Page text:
For my money, the best film on the unhappy clash of Civilization and indigenous culture is Walkabout. Though the action is framed by white suburban life in an Australian city, the drama is set in the Outback, home of the Aborigines, among the most threatened and devastated native peoples on the face of the Earth. There are two ways to look at this film. One is from the perspective of Civilization, which leads to an impatience with the lack of coherence in the sometimes surreal flow of imagery and some disapproval of the director’s evident preoccupation with the sexuality of the young girl at the center of the story, played by Jenny Agutter. The other perspective is from the Dreamtime point of view, which invites an appreciation for the nonlinear flow of events, and a deep sadness for the disappearance of a way of life. This track is embodied in the presence of a young Aboriginal hunter played by David Gulpilil. Its a visual poem on the interplay of two realities. Civilization is meant to be the villain here, but if this were a contest Civilization would be the clear winner.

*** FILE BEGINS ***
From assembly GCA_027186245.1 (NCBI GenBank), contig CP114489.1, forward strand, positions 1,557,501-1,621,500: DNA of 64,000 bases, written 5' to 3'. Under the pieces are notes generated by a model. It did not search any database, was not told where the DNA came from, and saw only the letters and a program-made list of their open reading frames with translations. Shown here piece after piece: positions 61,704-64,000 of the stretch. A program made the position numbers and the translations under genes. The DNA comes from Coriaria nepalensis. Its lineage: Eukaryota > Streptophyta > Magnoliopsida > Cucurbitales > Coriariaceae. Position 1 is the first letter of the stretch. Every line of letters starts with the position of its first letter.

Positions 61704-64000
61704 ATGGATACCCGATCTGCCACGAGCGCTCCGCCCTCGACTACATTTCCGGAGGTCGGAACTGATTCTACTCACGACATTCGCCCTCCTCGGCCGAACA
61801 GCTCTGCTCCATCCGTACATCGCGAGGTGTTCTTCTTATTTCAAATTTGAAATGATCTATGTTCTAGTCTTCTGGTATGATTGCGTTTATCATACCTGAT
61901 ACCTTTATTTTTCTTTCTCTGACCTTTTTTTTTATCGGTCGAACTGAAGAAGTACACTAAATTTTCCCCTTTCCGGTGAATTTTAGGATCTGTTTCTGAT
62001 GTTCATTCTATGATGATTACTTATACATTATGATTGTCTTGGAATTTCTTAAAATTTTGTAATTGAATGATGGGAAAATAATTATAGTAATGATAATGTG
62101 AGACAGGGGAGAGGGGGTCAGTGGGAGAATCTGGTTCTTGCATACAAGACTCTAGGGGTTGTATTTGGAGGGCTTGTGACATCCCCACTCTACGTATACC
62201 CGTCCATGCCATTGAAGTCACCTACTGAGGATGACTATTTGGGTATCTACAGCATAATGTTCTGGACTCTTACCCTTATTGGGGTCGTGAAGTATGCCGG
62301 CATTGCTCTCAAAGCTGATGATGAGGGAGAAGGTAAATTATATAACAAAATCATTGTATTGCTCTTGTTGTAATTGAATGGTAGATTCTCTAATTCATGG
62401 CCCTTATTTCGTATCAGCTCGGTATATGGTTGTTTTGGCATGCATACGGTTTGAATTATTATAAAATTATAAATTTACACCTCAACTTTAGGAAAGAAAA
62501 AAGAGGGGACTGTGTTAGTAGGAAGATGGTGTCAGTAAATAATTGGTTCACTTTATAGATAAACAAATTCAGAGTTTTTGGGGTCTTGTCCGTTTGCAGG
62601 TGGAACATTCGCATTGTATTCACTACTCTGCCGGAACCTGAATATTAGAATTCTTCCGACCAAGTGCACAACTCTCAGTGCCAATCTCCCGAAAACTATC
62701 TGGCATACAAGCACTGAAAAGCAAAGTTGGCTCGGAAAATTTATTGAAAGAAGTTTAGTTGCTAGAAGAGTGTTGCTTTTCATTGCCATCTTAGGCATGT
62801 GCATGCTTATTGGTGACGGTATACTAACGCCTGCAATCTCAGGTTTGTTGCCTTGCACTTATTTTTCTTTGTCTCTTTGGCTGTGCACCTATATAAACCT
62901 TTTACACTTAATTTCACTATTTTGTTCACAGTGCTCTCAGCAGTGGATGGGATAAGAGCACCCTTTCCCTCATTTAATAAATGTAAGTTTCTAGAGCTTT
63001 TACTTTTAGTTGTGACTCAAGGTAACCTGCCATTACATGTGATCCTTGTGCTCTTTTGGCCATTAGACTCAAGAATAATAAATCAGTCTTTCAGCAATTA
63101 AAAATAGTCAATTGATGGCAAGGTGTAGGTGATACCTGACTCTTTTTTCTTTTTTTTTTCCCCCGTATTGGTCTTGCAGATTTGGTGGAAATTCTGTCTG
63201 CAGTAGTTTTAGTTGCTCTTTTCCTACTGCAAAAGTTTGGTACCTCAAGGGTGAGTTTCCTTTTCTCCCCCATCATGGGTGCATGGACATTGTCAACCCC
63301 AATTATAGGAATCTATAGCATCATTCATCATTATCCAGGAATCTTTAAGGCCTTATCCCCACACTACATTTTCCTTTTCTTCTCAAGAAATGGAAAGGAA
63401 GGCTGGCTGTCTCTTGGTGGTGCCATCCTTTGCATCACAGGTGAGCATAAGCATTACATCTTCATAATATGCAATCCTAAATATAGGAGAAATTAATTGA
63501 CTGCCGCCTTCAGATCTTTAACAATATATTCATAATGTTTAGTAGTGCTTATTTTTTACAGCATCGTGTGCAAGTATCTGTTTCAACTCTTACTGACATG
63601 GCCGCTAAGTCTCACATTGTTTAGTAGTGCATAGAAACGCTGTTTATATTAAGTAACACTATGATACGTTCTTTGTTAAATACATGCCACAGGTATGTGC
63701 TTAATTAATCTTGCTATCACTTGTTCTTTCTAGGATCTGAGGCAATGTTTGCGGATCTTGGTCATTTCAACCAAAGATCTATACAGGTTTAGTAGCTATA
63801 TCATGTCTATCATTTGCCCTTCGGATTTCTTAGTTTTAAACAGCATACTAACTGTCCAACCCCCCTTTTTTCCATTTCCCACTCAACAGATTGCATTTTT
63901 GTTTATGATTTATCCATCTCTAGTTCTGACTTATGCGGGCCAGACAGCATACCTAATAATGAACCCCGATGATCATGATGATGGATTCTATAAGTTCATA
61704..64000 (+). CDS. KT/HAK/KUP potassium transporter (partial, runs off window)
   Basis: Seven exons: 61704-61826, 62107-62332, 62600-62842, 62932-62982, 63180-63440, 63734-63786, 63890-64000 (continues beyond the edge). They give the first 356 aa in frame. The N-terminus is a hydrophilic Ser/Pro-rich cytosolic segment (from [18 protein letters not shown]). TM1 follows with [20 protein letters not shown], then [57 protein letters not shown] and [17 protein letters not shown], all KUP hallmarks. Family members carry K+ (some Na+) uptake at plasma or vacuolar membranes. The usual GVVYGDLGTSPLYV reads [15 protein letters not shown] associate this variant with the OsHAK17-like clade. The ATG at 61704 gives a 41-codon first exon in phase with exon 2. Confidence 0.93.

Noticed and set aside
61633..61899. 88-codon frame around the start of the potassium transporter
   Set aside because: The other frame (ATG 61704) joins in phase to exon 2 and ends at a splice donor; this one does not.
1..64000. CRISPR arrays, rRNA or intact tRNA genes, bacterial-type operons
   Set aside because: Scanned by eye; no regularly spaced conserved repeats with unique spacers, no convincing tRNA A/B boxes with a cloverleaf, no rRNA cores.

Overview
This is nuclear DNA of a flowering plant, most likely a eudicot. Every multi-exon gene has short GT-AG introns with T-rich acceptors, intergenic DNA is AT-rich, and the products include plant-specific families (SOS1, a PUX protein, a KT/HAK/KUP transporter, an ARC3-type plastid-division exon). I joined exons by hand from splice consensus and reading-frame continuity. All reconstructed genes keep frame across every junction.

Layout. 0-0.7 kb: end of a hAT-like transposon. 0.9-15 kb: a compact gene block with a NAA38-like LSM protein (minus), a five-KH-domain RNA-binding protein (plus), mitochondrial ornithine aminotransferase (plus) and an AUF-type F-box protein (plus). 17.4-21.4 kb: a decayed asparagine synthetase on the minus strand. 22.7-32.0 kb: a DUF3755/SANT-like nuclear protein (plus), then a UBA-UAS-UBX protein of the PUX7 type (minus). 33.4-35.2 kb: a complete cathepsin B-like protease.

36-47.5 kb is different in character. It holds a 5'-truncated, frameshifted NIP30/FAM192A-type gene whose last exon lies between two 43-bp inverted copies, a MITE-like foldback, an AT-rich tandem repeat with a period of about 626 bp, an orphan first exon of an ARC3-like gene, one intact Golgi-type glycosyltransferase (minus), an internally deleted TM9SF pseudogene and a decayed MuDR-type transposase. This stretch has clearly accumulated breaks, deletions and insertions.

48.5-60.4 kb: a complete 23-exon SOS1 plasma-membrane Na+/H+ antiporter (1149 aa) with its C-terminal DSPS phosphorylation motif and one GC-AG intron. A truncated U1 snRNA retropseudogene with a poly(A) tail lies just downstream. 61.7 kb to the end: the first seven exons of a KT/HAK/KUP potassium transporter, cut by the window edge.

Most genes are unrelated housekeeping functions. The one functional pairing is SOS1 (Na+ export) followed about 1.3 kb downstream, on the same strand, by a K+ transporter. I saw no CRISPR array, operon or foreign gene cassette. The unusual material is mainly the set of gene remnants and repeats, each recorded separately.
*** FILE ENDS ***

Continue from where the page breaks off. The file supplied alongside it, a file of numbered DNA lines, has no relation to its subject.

In the film, Jenny and her little brother are abandoned in the Outback where they meet Gulpilil who is on his “walkabout,” an Aboriginal vision quest. The tension between the two cultures is played out as Gulpilil guides the two young Europeans back to Civilization – which had a bad odor in the early Seventies while the Dreamtime had a deep if regressive appeal to those who were stepping out of the pale of the past. A legend at the beginning of the film informs us that Aboriginal males, at the age of sixteen, must make a trek into the wilderness to achieve their adult identity. Fair warning: there is some prolonged idyllic nudity at the end of the film.

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